Less than a kilometer from its shore is where you’ll find what people visit San Vicente for: sea turtles. There’s a huge patch of seagrass below the waves that sea turtles love to graze in, and they’re more than happy to let people snorkel or swim with them while they feed. Note: This phenomenon is year-round. Overnight stays at Inaladelan are at Php2,500 per person (minimum of two) with roundtrip transfers from either Port Barton or San Vicente, a camping tent with foam bed and pillows, dinner, and breakfast. Book at Inaladelanisland.com
Explore Port Barton’s reefs
Port Barton is home to some of the more thriving coral reefs in Palawan. The islands in Port Barton Bay like Inaladelan and Exotic have some of the clearest waters, making them a playground for snorkelers.
Some of the more popular reefs are Twin Reef and Wide Reef. Twin Reef is a shallow dive (less than 15 feet) and home to large table corals and schools of fish. It’s a small area that’s easily explored even by those who don’t dare dive beneath the waves. Wide Reef is a wider reef area, hence the name, and deeper than Twin Reef, with similar coral formations and species of fish. If you’re looking for larger schools of fish, have your boatman take you to Small Lagoon Reef, located close to Exotic Island; for and to Fantastic Reef, close to Double Island, for a look-see of green corals. Snorkeling in Port Barton Bay is a part of the tours provided by St. Vincent Travel and Tours.
Laze on Long Beach and forget time exists
This one you can do at any of the beaches you’ll visit, but Long Beach gives you the best opportunity to enjoy a legitimately long walk on the beach or do nothing at all.
Long Beach is a 14.7-kilometer, cream-colored sandy beach that has got one of the most colorful sunsets you’d evert see. There aren’t many establishments on Long Beach yet, which means a visit this early will give you a good chance of taking those beach photos without people and manmade structures in the background. Put on loads of insect repellent before you and within your visit to keep you from being bit by sand flies.
Watch sea turtle hatchlings go to the sea
Another unique way of enjoying a stay in San Vicente joining the locals and taking part in releasing sea turtle hatchlings on Long Beach.
Backed by a municipal ordinance, the residents (especially school kids) and officials of the three barangays that share Long Beach walk on their portion of the beach either early in the morning or late in the afternoon to look for sea turtle nests. Tourists can join in on the fun by simply walking with them or visiting Club Agutaya, where they release hatchlings within 24 hours of finding them. Turtle hatching season is from October to April. Register for free at Club Agutaya’s front desk when you visit San Vicente to join locals in looking for sea turtle nests.
Visit Dumaran Island
It’s not exactly on every tour operator’s itinerary and it’s not exactly in San Vicente, but Dumaran Island is the definition of an unknown tourist destination in Palawan. The island is three hours away from San Vicente and will have you take dirt roads and a boat ride to get to it. It’s not a touristy place, with no proper resorts, restaurants, and other tourist establishments but it does have spots you can check out like Isla Pugon, Encantasia Island, Renambacan Island, Maruyug-ruyog Island, Calampuan Island, and the Dumaran Spanish Fort. Tours at Dumaran Island can be arranged with either the local tourism office or Isla Pugod Eco Resort (@DumaranPalawanDiscoveryOfficialPage on Facebook).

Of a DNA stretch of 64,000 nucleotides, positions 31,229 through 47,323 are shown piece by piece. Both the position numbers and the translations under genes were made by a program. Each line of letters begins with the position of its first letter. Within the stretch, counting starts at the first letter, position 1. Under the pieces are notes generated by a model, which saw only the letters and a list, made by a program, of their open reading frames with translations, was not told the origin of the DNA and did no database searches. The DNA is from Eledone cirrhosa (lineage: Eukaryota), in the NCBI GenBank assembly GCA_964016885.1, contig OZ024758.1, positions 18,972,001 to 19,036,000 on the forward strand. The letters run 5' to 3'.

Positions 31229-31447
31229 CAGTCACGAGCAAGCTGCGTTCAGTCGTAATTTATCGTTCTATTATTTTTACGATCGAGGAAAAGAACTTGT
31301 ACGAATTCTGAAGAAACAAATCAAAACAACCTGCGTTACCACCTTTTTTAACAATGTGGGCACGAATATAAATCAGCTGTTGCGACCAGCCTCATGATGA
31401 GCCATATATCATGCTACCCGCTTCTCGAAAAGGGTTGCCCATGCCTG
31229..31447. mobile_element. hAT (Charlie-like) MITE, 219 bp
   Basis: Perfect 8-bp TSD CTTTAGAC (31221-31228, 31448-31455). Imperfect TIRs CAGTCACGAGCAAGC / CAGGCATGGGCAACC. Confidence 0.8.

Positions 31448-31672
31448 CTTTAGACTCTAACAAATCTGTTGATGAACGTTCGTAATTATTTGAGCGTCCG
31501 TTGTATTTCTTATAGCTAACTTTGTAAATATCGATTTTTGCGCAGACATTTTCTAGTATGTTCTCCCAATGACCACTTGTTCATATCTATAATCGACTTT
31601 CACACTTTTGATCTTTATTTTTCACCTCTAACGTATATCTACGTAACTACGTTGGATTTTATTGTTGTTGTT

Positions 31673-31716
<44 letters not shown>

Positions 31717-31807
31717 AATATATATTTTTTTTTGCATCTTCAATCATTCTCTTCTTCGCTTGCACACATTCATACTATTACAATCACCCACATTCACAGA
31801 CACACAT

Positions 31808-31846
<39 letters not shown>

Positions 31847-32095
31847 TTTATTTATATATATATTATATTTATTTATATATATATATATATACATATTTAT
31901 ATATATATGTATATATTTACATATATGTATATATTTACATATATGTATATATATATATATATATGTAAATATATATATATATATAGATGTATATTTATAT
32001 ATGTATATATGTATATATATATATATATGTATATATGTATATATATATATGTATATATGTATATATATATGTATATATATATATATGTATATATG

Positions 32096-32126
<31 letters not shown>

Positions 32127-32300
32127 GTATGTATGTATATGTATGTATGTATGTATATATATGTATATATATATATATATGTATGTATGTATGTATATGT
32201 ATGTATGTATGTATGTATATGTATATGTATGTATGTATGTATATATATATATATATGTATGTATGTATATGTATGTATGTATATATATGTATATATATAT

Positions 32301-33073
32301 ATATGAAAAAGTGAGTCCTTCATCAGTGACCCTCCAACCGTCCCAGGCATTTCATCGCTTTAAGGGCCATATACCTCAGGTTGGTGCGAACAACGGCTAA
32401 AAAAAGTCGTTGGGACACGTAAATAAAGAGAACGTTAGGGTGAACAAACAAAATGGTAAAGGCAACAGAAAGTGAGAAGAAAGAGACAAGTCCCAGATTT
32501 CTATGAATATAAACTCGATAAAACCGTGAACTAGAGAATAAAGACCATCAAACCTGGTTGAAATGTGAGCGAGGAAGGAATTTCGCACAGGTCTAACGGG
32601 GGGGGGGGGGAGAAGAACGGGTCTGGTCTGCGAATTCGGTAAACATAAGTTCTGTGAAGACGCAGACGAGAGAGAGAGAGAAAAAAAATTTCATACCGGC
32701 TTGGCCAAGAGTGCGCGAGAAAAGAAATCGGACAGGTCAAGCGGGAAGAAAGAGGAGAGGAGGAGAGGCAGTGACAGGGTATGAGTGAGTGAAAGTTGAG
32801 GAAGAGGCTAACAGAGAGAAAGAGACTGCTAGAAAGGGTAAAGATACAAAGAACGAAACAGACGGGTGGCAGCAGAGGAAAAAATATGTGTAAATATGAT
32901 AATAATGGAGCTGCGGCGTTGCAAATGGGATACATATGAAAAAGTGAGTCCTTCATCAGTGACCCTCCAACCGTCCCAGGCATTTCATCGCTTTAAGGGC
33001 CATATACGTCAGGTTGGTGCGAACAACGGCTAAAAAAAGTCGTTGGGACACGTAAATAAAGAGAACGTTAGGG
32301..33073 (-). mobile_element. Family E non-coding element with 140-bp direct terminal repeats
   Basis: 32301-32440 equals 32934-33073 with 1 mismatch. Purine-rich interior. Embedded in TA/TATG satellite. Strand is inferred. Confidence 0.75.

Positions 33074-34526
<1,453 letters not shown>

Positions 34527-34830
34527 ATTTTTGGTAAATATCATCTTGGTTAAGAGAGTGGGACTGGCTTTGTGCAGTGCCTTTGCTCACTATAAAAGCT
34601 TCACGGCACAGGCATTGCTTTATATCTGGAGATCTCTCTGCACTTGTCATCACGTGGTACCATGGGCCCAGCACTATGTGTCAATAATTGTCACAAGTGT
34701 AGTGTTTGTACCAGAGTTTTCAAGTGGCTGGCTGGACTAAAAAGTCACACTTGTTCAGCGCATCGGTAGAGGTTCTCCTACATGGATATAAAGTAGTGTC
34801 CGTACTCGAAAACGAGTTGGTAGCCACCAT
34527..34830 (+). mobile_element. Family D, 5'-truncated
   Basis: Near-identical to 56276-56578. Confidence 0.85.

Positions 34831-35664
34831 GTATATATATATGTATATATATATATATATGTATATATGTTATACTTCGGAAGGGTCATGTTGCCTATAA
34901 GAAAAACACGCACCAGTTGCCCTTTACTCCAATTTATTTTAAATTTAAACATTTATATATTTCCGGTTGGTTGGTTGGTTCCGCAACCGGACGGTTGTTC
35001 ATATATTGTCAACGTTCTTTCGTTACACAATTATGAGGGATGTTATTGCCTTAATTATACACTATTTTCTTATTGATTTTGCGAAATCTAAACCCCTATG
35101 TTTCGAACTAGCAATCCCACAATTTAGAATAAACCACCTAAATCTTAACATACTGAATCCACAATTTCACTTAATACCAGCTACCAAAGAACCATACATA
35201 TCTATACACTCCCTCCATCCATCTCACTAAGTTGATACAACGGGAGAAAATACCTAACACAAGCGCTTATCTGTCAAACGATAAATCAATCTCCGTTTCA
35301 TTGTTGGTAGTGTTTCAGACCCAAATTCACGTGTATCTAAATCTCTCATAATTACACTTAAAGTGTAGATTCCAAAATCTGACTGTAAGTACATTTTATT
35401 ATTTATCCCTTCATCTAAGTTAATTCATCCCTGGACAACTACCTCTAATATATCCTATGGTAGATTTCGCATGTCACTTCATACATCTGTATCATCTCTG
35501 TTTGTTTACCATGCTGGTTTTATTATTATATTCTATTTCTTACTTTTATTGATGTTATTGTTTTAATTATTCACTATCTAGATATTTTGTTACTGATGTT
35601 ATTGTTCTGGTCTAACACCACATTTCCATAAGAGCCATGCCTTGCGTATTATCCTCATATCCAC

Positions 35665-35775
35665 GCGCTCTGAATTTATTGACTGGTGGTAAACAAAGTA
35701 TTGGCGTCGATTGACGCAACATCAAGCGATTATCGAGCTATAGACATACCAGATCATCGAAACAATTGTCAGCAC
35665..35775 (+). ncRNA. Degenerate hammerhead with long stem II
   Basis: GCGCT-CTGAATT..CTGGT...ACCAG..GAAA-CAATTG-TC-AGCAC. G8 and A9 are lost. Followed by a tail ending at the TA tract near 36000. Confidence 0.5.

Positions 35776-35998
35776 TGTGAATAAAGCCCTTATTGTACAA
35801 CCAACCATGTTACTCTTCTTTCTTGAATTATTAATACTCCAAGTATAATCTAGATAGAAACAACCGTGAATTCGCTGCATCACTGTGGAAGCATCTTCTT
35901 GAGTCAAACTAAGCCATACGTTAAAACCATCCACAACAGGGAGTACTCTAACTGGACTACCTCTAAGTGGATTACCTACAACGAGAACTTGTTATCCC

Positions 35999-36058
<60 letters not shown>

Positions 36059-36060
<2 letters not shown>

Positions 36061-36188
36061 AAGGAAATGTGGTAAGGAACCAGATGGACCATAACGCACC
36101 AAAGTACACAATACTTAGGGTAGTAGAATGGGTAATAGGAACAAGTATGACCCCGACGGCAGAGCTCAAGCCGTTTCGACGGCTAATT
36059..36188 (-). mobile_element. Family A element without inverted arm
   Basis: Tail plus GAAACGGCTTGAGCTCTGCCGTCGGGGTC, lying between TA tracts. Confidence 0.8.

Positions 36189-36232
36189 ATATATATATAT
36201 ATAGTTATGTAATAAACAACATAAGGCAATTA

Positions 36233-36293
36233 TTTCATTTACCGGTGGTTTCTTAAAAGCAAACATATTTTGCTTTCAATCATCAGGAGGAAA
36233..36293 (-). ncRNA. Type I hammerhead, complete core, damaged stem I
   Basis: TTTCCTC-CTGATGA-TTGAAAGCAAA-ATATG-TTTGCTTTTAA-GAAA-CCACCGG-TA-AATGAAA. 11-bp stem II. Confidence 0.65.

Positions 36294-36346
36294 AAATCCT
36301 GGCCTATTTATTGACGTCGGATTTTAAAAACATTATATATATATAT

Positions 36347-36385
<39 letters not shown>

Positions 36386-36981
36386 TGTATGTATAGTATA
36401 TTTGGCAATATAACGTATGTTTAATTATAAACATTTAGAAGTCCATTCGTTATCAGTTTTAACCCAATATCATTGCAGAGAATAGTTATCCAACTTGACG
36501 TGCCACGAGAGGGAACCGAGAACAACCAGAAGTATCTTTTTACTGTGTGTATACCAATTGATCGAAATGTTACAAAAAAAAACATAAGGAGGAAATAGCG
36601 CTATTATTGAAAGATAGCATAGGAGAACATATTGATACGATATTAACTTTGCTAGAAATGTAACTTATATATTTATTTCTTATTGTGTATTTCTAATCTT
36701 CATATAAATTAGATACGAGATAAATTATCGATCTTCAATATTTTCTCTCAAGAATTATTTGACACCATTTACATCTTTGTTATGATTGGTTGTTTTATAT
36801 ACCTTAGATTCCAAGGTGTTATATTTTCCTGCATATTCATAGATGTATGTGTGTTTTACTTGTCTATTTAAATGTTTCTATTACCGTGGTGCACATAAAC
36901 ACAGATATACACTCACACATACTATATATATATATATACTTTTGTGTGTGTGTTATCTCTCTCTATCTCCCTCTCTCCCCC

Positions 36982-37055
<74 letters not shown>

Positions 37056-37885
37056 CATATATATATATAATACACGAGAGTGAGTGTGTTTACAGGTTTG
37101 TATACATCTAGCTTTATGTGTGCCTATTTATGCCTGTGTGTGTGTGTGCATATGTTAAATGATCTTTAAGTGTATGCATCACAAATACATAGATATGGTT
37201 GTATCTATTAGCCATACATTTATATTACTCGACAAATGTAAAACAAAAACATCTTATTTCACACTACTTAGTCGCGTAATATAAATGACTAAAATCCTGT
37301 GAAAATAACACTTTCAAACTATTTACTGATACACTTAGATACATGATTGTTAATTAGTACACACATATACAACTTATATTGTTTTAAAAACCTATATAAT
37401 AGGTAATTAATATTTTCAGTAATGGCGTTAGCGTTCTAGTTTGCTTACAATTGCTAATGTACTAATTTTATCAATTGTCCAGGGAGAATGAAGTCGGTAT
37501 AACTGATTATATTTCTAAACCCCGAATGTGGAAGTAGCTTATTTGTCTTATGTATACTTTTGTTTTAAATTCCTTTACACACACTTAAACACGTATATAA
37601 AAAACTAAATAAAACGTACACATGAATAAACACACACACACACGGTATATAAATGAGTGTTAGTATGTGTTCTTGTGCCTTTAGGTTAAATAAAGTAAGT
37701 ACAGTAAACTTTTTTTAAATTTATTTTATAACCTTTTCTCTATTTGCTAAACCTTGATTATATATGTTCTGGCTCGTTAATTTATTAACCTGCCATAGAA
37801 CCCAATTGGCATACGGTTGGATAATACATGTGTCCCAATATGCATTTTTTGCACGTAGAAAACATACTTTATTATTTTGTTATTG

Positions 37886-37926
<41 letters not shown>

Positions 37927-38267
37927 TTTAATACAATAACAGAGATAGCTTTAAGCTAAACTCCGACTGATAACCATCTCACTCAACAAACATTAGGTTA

The basics Get there: SkyJet Airlines flies direct from Manila to San Vicente four times weekly. Motorbikes are the preferred way of getting around San Vicente, with rentals priced around Php600 (USD12) per bike.
What was once a hangout of a child is now the most famous view deck in Palawan’s growing hotspot, frequented by tourists
Whenever you search for photos of San Vicente, Palawan, chances are you’ll find this photo:
It’s often mistaken for Long Beach, but it’s actually called Irawan Beach. The place where this quintessential San Vicente photo is taken from? It’s on top of a boulder that’s up a short hill… and it’s called Bato ni Ningning.
Named after a television show it was in, Bato ni Ningning is perched on top of a hill in Brgy. Alimanguan, the northernmost barangay of San Vicente.
Getting to Bato ni Ning is a 47-minute drive from the airport or a 22-kilometer drive through paved and dirt roads. It’s best to take a guide with you and rent a motorbike to get to the hotspot.
Once there, you will be rewarded with a panoramic view of Brgy. Alimanguan, with Irawan Beach right in the middle. Simply pay the Php20 entrance fee, stand atop the boulder, whip out your camera, and either take a selfie or replicate that photo of San Vicente you always see online.
Get there SkyJet Airlines (Flyskyjetair.com) flies direct from Manila to San Vicente four times weekly. Flights are to increase to six times weekly beginning October 27, 2019.